1. This is a topic I've discussed on my blog too, and is definitely something I have thought a lot about. Here's my opinion on the matter:
    To me "diversity" just means a diverse cast of characters. Sure, it can implications of different races, creeds, etc. but I think at the heart of it, it shouldn't be about that because then it's pretty much always putting someone out of the circle. If you make a deal about a character being black, Asian, Hispanic, whatever, then is that not already almost reverse racism in a way? (at least the way I see it). One of the reasons I loved the Lunar Chronicles was because you did get diversity of character and yet the emphasis wasn't on that, it was about a group of people with different skills who helped each other do what needed to be done and made a good team. I think diversity should mean a diversity of personality types as well as everything else. The Fellowship in LOTR is another good example, you had different races represented as well as different personality types which made the group stronger.

    I guess my actual opinion of the whole diversity thing is to not sweat the diversity thing. As a writer I have done a ton of books where different races come together (Romans/Celts Scots/English and recently Modern Irish Warriors/Goblins) but never really meant it to be 'diverse' as such, just proving a point that people are people. I guess I've just always seen it in a more black and white way than a lot of people tend to, and because of that, while I do like some parts of the diversity campaign, I think sometimes it can tend to be overblown as well. And it seems more and more than books that aren't 'diverse' enough don't get the credit they are due even if they are amazing books in their own right.

    Sorry for the long comment haha ;) I enjoyed your blog post though, and this is definitely a topic I find to be rather interesting to see different people's perceptions of.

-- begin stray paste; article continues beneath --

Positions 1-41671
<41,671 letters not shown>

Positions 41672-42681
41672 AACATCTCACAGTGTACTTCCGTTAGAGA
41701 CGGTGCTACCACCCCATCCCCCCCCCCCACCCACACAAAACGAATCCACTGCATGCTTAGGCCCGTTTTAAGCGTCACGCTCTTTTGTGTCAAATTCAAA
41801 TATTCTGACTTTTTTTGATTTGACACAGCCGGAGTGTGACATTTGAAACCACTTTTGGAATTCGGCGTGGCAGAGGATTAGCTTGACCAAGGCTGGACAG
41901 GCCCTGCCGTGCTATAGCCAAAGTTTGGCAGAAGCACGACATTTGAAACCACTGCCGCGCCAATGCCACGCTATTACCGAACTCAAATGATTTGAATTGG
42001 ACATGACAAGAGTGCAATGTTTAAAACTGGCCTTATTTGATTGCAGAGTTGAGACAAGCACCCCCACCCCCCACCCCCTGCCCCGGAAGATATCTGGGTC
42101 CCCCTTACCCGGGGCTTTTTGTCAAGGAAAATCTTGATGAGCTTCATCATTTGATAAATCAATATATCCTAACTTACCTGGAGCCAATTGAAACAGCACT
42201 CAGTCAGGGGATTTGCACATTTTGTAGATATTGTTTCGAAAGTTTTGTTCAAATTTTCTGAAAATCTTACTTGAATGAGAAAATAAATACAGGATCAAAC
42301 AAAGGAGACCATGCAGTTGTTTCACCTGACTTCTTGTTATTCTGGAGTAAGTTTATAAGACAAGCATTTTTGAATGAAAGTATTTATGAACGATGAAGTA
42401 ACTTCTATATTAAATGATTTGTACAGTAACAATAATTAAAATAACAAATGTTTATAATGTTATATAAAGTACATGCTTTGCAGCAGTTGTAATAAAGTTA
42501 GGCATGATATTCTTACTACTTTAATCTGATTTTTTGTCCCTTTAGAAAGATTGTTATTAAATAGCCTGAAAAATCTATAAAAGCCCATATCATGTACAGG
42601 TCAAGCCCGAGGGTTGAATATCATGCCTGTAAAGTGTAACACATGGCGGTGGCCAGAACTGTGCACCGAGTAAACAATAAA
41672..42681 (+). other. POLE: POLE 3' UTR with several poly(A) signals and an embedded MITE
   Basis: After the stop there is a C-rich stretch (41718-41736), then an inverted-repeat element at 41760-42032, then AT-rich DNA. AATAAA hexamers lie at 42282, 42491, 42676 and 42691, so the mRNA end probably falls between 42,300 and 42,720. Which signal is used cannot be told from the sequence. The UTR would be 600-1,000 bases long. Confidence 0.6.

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    Replies
    1. No worries! Long comments are great! And this is definitely a topic that deserves a lot more space and thought than I was able to give it here.

      I like your "people are people" attitude, focusing on the individuals and their personalities and, you know, individuality. While race, religion, national origin, politics, etc. may all factor into a person's identity, I feel like focusing on one or a few of those factors veers away from viewing them as individual people and into viewing them as "x race," "y disability" or "z sexuality." It's classification...which may or may not be relevant depending on the character.

      Thanks so much for sharing your thoughts, Hazel!

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    2. Exactly, another thing I think happens a lot in YA is that the diversity aspect makes such a point in the story that it comes across as preachy or in-your-face which it never should.(which is another reason I don't necessarily care for the whole 'diversity as a promotional aspect' idea) If an author is trying to make a point, there are far more impactful ways to do so than to rub a reader's face in it.

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    3. If I were to play devil's advocate, some people might say "diverse" elements only feel "in your face" because they're so rare in YA. However, I tend to agree with you. I don't know about it happening "a lot," but I've definitely read stories where it felt like the author threw in diverse elements to meet a quota. It didn't flow well or make sense with the story/characters, which is unfortunate. It pulls you out of the story. :(

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    4. Definitely. Since I've read some really good "diverse" books too, it's hard not to realize the difference.